MCC alum becomes Manufacturing Technology instructor

  • McHenry County College alum and the college's newest manufacturing technology instructor Broc Ungaro stands next to a lathe in the MCC Manufacturing lab. The Army veteran and former mold maker left a high-paying manufacturing career of nearly 20 years to inspire other students to pursue careers in manufacturing to help offset the shortage of workers in the field.

    McHenry County College alum and the college's newest manufacturing technology instructor Broc Ungaro stands next to a lathe in the MCC Manufacturing lab. The Army veteran and former mold maker left a high-paying manufacturing career of nearly 20 years to inspire other students to pursue careers in manufacturing to help offset the shortage of workers in the field. Courtesy of McHenry County College

 
Submitted by McHenry County Community College
Posted10/4/2018 12:47 PM

McHenry County College alum Broc Ungaro loves the manufacturing field so much that he quit his highly-paid job as a tool room manager to become a full-time manufacturing instructor at MCC this fall.

Ungaro, who earned his Associate in Applied Science degree in manufacturing technology from MCC in 2011, brings nearly 20 years of experience to the classroom to inspire students to pursue careers in manufacturing, where there is a shortage of highly-skilled workers.

                                                                                                                                                                                                                       
 

"I want to pass on my knowledge and get students enthused about manufacturing careers because there is a scarcity of workers with these types of skills," he said, referring to blueprint reading, running manual mills and lathes, manufacturing processes.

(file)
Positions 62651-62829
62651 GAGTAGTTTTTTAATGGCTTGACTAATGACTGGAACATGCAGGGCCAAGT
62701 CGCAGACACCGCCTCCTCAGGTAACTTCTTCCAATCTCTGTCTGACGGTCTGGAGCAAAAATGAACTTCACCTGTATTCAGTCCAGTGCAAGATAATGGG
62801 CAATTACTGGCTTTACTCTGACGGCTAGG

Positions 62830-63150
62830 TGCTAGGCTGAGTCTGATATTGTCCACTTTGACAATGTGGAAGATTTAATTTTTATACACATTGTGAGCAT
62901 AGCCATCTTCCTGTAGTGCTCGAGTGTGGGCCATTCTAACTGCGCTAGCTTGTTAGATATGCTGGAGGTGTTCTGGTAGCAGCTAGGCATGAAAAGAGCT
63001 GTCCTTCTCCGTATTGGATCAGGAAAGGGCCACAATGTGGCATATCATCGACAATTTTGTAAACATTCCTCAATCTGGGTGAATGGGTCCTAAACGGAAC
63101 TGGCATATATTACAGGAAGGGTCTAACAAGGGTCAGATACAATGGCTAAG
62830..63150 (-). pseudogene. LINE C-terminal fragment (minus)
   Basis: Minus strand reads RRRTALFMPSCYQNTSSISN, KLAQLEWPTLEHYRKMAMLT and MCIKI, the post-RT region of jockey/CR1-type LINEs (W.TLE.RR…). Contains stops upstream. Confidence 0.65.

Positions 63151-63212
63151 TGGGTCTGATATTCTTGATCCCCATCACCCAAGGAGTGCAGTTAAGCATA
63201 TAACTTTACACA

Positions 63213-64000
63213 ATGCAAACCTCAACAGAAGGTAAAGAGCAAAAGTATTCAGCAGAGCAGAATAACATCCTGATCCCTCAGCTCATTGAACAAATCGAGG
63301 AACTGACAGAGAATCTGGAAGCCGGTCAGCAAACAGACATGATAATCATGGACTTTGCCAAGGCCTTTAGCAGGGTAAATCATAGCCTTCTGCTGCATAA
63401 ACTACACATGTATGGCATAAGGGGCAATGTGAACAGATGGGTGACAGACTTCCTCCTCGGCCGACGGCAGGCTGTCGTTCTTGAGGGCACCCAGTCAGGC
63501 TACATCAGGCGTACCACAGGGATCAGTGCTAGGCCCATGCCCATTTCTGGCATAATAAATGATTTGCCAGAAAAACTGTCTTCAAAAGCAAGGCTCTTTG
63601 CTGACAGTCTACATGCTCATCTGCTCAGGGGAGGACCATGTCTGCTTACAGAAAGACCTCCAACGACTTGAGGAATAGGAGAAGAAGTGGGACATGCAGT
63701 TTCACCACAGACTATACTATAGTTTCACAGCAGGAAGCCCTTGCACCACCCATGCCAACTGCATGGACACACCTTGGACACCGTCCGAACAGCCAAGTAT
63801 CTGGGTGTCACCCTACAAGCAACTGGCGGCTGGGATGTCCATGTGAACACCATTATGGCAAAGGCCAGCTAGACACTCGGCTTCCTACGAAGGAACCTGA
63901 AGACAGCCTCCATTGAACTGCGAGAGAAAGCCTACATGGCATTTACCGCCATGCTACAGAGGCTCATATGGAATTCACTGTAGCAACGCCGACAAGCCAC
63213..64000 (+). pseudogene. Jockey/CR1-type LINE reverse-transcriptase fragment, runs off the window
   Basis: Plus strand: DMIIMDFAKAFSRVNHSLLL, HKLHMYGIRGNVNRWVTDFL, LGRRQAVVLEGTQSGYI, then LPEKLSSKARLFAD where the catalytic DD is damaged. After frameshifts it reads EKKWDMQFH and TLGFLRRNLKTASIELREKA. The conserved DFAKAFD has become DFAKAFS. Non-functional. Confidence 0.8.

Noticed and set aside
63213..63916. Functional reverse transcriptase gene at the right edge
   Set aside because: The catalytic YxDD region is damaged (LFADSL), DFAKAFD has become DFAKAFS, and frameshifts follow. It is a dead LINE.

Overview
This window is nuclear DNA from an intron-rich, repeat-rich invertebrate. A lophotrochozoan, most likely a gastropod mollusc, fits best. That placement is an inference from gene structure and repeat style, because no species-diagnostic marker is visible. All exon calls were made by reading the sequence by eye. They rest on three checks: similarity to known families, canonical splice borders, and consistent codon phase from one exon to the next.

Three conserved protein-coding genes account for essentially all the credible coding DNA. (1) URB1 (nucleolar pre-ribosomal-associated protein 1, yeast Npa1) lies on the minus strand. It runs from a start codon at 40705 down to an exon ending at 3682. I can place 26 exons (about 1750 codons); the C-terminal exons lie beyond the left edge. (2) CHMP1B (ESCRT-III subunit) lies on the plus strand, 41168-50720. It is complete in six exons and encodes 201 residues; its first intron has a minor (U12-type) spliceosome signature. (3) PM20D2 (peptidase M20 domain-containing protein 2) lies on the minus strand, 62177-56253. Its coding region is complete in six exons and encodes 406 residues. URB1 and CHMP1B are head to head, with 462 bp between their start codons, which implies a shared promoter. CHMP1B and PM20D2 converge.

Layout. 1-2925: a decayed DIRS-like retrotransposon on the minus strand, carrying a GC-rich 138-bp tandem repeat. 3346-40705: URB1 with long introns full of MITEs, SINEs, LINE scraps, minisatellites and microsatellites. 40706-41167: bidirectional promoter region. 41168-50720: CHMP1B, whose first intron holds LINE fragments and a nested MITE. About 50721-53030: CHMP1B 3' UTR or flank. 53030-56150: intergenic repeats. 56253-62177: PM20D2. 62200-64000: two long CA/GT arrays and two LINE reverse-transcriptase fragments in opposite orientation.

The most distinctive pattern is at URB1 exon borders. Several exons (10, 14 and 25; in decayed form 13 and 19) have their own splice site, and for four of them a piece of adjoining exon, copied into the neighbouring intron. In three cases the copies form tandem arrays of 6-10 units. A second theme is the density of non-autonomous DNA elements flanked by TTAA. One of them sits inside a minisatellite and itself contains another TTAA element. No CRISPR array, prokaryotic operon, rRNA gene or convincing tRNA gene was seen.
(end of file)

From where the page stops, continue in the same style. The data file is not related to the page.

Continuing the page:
"The cool thing about manufacturing is working with steel or plastic and creating something useful," he said.

"Plus, you get a little pride seeing parts that you've worked on end up on store shelves," he said, referring to Nextel and Motorola cellphones, caps on medicine bottles and spray paint cans and even pusher trackers, the plastic devices on store shelves that push toothbrushes and cosmetics forward on shelves.

"Manufacturing can be a career, not just a job," he said. "Manufacturing facilities are not dark dungeons that you see in documentaries and in movies. They're (clean) and very safe trades to be in.

"I made two goals in life -- to cut steel and to join the Army," he said, adding that he has achieved both.

He first became interested in machine shop while a student at Woodstock High School in the early 1990s, and worked part-time as an apprentice for a local manufacturer before joining the Army in 1994. He served until 1998 and then went to work at a different company, where he enjoyed working with molds, making parts and performed maintenance of the molds.

by signing up you agree to our terms of service
                                                                                                                                                                                                                       
 

Ungaro describes his new role as an instructor as rewarding.

"It's great to see students engaged in their assignments and asking questions," he said. "The other day they wanted to discuss tariffs and how they affect manufacturing."

Not only does Ungaro prepare students to come away with solid skills in machining and fabrication, but also teaches the soft business skills such as punctuality, good attendance and communication to make them more marketable employee candidates.

Ungaro resides in Wonder Lake with his wife and their three children.

0 Comments
                                                                                                                                                                                                                       
 
Article Comments ()
Guidelines: Keep it civil and on topic; no profanity, vulgarity, slurs or personal attacks. People who harass others or joke about tragedies will be blocked. If a comment violates these standards or our terms of service, click the X in the upper right corner of the comment box. To find our more, read our FAQ.